Changing the subject

Cricket and language

Emma John
Suzie Bates inspects her bat, Australia vs New Zealand, 2nd semi-final. Commonwealth Games, Birmingham, August 6, 2022

What's in a name? Suzie Bates inspects her bat  •  Getty Images

The fact you're reading Wisden at all means I can be fairly certain that, whatever your gender, you winced the first time you heard "batter" - at least in reference to cricket, rather than baseball or Yorkshire pudding. I certainly did. Whether my lips formed a moue, I can't remember; I do know that the moment the word registered, some region of my brain automatically rejected it without stopping to ask why.
Reasons followed later: batter was an egregious Americanism, it sounded ugly and unrefined, and it was, just, you know, unnecessary. If forced to boil my reaction down, I'd have said the word simply didn't belong in the game. Which shows how little I know. Thanks to the internet, not to mention Wisden's own archives and its Dictionary of Cricket, it's a mere hop, click and jump to discover that batter was in regular use in cricket from at least 1773 and, until the mid-19th century, was preferred to batsman. The pioneering cricket writer and chronicler of the Georgian game, John Nyren, employed it freely: it was a fundamentally British word, whose country of origin took against it only when it travelled across the Atlantic - just like all that "Americanized" spelling and grammar, which can actually be traced back to the Elizabethan era.
That's the annoying thing about language, isn't it? It changes, whether we like it or not. We use words to describe the world we live in; as that world evolves, so does our vocabulary. Obsolescence, modernisation and coinage are part of the evolution of any sport that sticks around as long as ours. No cricket lover wants the game to lose its charming linguistic quirks, yet it has shed plenty without us noticing or feeling bereft, probably because it's constantly adding more in their place. Goodbye "lobster", hello "flipper"; see ya "draw shot", wassup "ramp".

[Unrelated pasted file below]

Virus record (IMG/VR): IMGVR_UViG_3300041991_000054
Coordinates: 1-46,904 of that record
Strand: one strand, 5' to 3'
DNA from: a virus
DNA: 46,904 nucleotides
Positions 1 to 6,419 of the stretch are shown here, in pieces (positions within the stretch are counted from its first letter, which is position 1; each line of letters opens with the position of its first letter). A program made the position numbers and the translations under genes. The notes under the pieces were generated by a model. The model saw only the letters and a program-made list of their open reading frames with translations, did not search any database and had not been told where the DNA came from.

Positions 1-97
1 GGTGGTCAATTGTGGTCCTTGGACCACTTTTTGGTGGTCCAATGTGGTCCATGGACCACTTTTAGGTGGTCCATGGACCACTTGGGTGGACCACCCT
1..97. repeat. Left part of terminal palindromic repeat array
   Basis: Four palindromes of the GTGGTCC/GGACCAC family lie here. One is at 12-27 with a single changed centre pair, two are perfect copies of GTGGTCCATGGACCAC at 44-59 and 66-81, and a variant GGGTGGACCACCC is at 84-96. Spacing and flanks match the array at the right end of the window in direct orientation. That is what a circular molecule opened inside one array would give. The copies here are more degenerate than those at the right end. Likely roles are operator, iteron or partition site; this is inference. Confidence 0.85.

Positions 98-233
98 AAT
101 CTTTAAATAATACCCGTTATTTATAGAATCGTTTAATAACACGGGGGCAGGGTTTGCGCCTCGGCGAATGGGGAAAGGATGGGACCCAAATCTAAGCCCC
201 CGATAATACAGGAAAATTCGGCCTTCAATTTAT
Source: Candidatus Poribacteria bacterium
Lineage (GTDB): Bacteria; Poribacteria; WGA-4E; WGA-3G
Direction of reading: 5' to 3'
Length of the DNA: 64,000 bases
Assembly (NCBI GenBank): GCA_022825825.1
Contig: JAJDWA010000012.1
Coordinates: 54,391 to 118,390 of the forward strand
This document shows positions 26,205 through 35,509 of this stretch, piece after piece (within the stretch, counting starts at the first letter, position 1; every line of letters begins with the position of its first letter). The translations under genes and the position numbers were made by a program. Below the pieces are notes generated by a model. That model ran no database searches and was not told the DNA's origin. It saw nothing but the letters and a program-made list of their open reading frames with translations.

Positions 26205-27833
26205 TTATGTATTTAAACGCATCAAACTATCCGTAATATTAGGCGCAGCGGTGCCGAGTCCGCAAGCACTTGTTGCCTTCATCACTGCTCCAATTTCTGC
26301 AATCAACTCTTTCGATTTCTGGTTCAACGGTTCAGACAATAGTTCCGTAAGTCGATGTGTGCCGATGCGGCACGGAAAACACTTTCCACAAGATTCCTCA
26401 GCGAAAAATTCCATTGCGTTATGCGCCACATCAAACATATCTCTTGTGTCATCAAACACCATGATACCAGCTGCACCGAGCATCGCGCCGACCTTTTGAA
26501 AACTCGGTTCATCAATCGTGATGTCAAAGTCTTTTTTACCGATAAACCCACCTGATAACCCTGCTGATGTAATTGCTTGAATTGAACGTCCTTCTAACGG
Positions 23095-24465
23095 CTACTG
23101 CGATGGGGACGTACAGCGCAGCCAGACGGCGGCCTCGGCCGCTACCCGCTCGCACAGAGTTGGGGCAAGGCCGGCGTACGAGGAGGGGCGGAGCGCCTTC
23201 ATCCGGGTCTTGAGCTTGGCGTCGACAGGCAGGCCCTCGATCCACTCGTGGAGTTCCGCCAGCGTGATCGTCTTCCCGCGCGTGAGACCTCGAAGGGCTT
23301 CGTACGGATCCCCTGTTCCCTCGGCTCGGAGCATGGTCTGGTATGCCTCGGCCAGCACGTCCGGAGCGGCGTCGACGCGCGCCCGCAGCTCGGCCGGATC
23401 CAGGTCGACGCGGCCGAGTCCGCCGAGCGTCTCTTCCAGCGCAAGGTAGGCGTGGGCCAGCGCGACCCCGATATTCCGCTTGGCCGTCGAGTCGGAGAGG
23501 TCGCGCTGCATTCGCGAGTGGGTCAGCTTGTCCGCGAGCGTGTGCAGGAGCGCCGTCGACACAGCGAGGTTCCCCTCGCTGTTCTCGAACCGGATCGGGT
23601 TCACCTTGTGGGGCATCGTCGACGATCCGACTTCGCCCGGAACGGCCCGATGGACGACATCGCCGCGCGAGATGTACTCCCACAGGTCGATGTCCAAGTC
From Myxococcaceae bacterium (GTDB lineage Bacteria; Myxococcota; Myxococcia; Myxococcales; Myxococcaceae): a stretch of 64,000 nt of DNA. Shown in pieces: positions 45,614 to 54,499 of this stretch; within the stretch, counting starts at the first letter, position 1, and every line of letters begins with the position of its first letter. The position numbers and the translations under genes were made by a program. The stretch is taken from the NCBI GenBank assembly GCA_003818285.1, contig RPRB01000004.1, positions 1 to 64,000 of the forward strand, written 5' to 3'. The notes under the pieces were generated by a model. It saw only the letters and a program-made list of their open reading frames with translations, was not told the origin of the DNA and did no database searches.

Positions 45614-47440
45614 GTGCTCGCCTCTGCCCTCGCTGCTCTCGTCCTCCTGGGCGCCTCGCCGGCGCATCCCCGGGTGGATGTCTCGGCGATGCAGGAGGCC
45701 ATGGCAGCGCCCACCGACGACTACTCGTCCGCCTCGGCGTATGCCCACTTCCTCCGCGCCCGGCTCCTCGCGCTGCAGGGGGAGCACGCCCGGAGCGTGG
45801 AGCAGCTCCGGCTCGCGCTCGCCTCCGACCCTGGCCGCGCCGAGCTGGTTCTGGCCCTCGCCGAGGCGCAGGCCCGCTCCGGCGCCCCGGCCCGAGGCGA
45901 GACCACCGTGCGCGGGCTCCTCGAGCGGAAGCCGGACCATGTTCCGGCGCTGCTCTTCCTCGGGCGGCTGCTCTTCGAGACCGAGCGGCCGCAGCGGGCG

We recently lost batsman for batter - not just in the conversation of the female players who have been using it for years, but in the Laws of the game, as written by MCC. Some commentators are beginning to drop the "man" from third man; it's reasonable to imagine that nightwatchman and twelfth man will also be rendered gender-neutral in time to come. You can argue that the -man suffix is neutral (much easier if you're a man, and determined to ignore the millennia of patriarchal society that forged it). You can wilfully discount cricket's male-dominated history and the fact that female players were frequently designated batswomen (or even "batsmen", complete with quotation marks). You can say that having a masculine term is harmless. Plenty of women, me included, have no difficulty falling for a game with archaic terminology and a chauvinist history. So where's the problem?
The problem is our inability - perhaps refusal - to see the problem. We don't notice gendered language because we're used to it, and we don't worry about it if we're part of the subset it favours. We feel bound to protect cricket's unique lexicon because it's our heritage, without stopping to wonder whether an inheritance that encodes and assumes male priority and authority is desirable. How easy to mock the idea that batsman is an exclusive term when you're not the one it excludes.